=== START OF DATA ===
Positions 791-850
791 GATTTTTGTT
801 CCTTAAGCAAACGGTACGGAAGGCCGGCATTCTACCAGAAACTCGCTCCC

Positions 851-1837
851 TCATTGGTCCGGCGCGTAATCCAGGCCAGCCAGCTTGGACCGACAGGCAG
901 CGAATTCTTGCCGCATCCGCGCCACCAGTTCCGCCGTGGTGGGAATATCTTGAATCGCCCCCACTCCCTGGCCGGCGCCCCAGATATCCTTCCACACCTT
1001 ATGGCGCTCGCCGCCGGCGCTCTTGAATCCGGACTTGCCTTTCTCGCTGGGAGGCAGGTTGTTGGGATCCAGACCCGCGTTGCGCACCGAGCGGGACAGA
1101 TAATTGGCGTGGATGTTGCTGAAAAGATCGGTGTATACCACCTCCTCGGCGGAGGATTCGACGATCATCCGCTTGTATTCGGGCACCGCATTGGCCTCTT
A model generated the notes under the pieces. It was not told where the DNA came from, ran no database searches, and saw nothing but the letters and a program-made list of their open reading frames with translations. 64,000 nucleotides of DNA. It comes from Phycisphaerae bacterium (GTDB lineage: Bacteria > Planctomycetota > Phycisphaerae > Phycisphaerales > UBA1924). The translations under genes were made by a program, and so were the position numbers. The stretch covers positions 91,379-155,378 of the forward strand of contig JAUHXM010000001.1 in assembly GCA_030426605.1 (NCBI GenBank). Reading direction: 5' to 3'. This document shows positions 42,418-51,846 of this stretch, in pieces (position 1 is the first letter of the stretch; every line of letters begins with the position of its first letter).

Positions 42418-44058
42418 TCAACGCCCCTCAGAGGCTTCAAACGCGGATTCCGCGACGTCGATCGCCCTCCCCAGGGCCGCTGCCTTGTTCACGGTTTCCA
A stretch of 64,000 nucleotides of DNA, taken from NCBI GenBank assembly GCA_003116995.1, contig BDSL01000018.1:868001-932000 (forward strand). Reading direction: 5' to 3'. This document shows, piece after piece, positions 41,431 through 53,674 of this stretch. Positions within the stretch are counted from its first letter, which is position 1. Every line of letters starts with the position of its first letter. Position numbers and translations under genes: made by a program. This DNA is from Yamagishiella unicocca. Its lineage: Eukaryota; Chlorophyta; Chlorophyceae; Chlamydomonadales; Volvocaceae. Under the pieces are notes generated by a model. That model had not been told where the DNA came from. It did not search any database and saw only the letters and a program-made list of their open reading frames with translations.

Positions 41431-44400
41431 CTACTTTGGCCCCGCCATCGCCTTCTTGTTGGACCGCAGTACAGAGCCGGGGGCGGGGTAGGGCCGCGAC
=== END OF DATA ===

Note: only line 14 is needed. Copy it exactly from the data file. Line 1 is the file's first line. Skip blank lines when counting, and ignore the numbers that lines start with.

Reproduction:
41431 CTACTTTGGCCCCGCCATCGCCTTCTTGTTGGACCGCAGTACAGAGCCGGGGGCGGGGTAGGGCCGCGAC